Lucky a few simple test and corrective exercise can help zero in on the problem and minimize or take away knee pain all together.

So what ar the test and what might they mean for you?:

Test #1 – Single Leg Hip Extension:
When someone tells me they have knee pain, the first test I do with them is the straight leg hip extension to test how well my client can get his/her glutes to activate. I first read about this test in an article by Nick Tuminello on Mike Boyle’s website. What I drew from this and other research on the topic is that weak glutes or glutes that don’t turn on when they’re supposed to, lead to knee pain simply because they don’t allow you to stabilize your femur when your foot hits the ground during running strides or in the down stroke in cycling. A femur that’s not stabilized allows the knee to move medially (side to side) causing increased stress on the knee.

This test enables us to test the level of glute activation one can achieve in the straight leg position. This same straight leg hip extension occurs in running and in cycling

Test Provided by Nick Tumminello

Starting Position

Begin on your elbows, with one leg fully flexed at the hip and the knee. This leg should be tucked up as far as possible into your body with your thigh in contact with your ribs.

The other leg should be extended straight back behind you and resting on the floor (see photos). The extended leg is the one that’s going to be tested.

Performing the Test

To perform this test, lift your extended leg off the ground as high as possible.
Be sure to keep that leg fairly straight and avoid bending it. A slight bend ( Additionally, do not allow your ribs to loose contact with your thigh on the opposite side.

If you can lift your extended thigh and knee at least one to two inches off the floor without struggling, you pass.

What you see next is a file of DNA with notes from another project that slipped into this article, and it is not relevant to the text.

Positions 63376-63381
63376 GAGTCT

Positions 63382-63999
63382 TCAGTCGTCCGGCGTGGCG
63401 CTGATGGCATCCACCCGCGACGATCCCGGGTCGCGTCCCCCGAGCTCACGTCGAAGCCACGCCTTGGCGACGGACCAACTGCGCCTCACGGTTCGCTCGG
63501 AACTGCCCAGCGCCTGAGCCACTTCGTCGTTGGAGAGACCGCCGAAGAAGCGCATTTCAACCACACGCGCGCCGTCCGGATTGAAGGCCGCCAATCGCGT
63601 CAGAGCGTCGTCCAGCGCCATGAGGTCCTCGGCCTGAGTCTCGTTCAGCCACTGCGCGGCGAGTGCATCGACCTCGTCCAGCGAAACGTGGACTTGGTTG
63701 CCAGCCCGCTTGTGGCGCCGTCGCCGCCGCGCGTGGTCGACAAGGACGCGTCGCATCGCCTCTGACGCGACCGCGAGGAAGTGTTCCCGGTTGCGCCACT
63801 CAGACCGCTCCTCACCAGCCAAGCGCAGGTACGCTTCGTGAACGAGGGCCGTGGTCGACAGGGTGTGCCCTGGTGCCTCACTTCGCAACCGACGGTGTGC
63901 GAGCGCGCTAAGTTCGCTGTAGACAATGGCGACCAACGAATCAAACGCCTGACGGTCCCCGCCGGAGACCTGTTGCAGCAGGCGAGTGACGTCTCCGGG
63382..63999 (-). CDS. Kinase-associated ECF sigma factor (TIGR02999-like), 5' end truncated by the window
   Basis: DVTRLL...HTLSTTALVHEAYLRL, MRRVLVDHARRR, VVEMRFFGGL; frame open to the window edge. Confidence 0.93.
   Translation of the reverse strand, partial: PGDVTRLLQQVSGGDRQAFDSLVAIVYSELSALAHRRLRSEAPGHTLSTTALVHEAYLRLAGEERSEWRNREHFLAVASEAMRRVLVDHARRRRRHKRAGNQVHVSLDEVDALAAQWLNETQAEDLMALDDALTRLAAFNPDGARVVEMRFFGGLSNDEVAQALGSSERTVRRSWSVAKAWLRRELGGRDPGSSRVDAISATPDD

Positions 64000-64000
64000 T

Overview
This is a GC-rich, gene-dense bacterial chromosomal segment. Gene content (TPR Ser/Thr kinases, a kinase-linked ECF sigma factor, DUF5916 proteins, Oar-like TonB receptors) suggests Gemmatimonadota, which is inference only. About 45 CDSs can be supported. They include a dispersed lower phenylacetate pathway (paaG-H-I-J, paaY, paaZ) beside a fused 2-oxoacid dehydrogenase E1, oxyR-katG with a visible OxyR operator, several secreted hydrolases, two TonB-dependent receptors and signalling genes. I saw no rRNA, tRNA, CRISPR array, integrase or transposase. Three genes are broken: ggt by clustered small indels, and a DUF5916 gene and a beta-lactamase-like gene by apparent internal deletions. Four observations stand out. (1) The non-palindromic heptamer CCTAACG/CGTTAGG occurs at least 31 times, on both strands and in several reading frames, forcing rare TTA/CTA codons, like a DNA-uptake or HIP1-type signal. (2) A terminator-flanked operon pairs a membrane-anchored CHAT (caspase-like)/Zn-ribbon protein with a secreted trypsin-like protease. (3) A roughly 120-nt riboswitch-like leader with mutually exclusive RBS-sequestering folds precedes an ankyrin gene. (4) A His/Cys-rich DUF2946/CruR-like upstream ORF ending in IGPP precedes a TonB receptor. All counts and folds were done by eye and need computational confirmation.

If you cannot lift your rear leg without shifting your body or deviating from the starting position, or you find yourself struggling to do so, you have some work ahead of you.

Test #2: Single Leg Squat Test:
Watch the video and try it. If you have trouble balancing or if your knee collapses in during the test, weak glutes may be the answer.


So What do I do next?…. Tune in to my next post for the answer

Quick Mini Band Exercises to Throw Into Your Workouts on The Go

Some time ago I posted a blog entitled “Build Your Better Body On a Budget” where I shared with you some of the low cost tools that I use myself and with my clients. These mini-bands are great to use if you travel for work or if you’re on vacation. (I know you’re thinking, “No one works out on vacation,” but in case you do, and there’s no gym you can give these a try.)

The video clip below shows me doing several exercises that target the lower body, upper body and core:

1) Lateral walking
2) Forward and backwards monster walks
3) Standing hip flexion/abduction/extension and
4) 90 degree open up squats.

I also threw in some pushup variations and a plank with reach for abs and shoulders. These are only a few a the exercises that you can do with mini bands.

Get your hands some mini bands and see how they can help change up your workouts.They range from $2-$3 each at PerformBetter.com

Weapon of Fat Destruction

For those of us who are not genetically blessed with a “fast metabolism” we know that burning fat and keeping it off is hard work.  With that in mind I always make sure that my session are filled with as much “hard work” as I can fit into 30 minutes or an hour.  That may mean do anything from lifting weights to pulling sleds, to doing cardio intervals via sprints, rowing, etc..

One of the machines that I now use quite a bit is the Versa Climber.  I like to put the Versa Climber in the category of “machines that people walk by because it just doesn’t look right”.  While it is not as appealing as your normal treadmill or elliptical, it packs a punch.  It’s one of the few cardio machines that you can truly say works you entire body. In addtion to being rythmic in nature and getting the big muscle groups working, it challanges your core as well.